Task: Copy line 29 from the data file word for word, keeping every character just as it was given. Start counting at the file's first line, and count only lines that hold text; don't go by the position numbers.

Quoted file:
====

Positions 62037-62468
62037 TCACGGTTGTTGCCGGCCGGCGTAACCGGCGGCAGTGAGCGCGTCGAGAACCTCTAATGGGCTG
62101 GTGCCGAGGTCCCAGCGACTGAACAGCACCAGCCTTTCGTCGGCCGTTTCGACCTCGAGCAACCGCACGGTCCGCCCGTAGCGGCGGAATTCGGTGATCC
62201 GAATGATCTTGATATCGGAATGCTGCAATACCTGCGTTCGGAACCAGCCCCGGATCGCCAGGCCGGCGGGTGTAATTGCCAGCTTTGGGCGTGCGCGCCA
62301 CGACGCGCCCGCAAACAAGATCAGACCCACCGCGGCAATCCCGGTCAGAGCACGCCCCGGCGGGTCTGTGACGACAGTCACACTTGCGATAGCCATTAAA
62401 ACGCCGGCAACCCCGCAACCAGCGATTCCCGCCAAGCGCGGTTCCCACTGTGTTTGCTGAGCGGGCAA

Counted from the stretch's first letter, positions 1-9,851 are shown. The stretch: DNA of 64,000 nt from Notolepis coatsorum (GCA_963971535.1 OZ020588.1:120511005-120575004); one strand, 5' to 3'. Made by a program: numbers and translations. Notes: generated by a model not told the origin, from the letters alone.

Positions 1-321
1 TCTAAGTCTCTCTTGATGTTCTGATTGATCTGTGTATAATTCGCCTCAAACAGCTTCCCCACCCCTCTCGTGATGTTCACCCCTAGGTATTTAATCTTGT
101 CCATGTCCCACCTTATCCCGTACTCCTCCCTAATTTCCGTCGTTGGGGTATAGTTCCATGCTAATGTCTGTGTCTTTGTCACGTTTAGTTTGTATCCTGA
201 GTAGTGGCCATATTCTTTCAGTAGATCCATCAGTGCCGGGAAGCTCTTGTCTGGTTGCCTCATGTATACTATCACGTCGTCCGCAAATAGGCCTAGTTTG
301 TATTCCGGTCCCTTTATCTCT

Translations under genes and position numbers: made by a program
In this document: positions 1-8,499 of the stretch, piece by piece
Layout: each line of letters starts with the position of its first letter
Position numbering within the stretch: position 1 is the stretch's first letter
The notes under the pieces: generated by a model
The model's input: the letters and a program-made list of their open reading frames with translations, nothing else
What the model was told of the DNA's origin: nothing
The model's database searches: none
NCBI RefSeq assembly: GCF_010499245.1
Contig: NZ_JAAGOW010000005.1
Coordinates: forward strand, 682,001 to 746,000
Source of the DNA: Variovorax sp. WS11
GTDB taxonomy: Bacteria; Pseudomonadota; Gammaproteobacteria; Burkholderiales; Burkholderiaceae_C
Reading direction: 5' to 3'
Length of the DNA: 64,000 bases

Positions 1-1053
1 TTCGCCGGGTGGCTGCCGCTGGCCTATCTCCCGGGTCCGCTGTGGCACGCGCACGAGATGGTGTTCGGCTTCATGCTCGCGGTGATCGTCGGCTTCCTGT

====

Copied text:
1 TTCGCCGGGTGGCTGCCGCTGGCCTATCTCCCGGGTCCGCTGTGGCACGCGCACGAGATGGTGTTCGGCTTCATGCTCGCGGTGATCGTCGGCTTCCTGT